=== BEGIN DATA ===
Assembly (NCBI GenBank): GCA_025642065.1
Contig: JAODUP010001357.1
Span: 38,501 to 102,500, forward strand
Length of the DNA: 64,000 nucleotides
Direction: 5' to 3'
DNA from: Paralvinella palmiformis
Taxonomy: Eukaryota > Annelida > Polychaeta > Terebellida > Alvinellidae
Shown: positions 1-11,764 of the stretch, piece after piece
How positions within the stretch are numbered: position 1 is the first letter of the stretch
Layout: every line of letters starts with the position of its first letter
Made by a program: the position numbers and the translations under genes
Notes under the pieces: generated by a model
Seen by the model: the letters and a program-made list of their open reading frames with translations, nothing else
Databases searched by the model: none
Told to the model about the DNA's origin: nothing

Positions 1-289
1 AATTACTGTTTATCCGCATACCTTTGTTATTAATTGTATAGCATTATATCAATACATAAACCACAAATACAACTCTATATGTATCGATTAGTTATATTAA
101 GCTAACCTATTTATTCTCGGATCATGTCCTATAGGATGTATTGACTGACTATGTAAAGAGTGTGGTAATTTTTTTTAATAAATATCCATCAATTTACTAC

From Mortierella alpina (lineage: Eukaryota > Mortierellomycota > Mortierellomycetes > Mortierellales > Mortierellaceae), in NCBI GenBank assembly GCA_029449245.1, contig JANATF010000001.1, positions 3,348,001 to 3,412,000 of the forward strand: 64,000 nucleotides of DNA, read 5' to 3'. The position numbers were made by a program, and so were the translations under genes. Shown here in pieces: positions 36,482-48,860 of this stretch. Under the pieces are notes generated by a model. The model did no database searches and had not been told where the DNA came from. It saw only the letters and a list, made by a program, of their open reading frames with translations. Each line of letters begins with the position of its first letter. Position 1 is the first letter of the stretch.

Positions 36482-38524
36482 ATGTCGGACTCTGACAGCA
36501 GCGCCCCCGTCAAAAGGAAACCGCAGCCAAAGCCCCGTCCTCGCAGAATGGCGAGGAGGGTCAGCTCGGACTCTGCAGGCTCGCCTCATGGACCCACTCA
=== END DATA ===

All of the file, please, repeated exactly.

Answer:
Assembly (NCBI GenBank): GCA_025642065.1
Contig: JAODUP010001357.1
Span: 38,501 to 102,500, forward strand
Length of the DNA: 64,000 nucleotides
Direction: 5' to 3'
DNA from: Paralvinella palmiformis
Taxonomy: Eukaryota > Annelida > Polychaeta > Terebellida > Alvinellidae
Shown: positions 1-11,764 of the stretch, piece after piece
How positions within the stretch are numbered: position 1 is the first letter of the stretch
Layout: every line of letters starts with the position of its first letter
Made by a program: the position numbers and the translations under genes
Notes under the pieces: generated by a model
Seen by the model: the letters and a program-made list of their open reading frames with translations, nothing else
Databases searched by the model: none
Told to the model about the DNA's origin: nothing

Positions 1-289
1 AATTACTGTTTATCCGCATACCTTTGTTATTAATTGTATAGCATTATATCAATACATAAACCACAAATACAACTCTATATGTATCGATTAGTTATATTAA
101 GCTAACCTATTTATTCTCGGATCATGTCCTATAGGATGTATTGACTGACTATGTAAAGAGTGTGGTAATTTTTTTTAATAAATATCCATCAATTTACTAC

From Mortierella alpina (lineage: Eukaryota > Mortierellomycota > Mortierellomycetes > Mortierellales > Mortierellaceae), in NCBI GenBank assembly GCA_029449245.1, contig JANATF010000001.1, positions 3,348,001 to 3,412,000 of the forward strand: 64,000 nucleotides of DNA, read 5' to 3'. The position numbers were made by a program, and so were the translations under genes. Shown here in pieces: positions 36,482-48,860 of this stretch. Under the pieces are notes generated by a model. The model did no database searches and had not been told where the DNA came from. It saw only the letters and a list, made by a program, of their open reading frames with translations. Each line of letters begins with the position of its first letter. Position 1 is the first letter of the stretch.

Positions 36482-38524
36482 ATGTCGGACTCTGACAGCA
36501 GCGCCCCCGTCAAAAGGAAACCGCAGCCAAAGCCCCGTCCTCGCAGAATGGCGAGGAGGGTCAGCTCGGACTCTGCAGGCTCGCCTCATGGACCCACTCA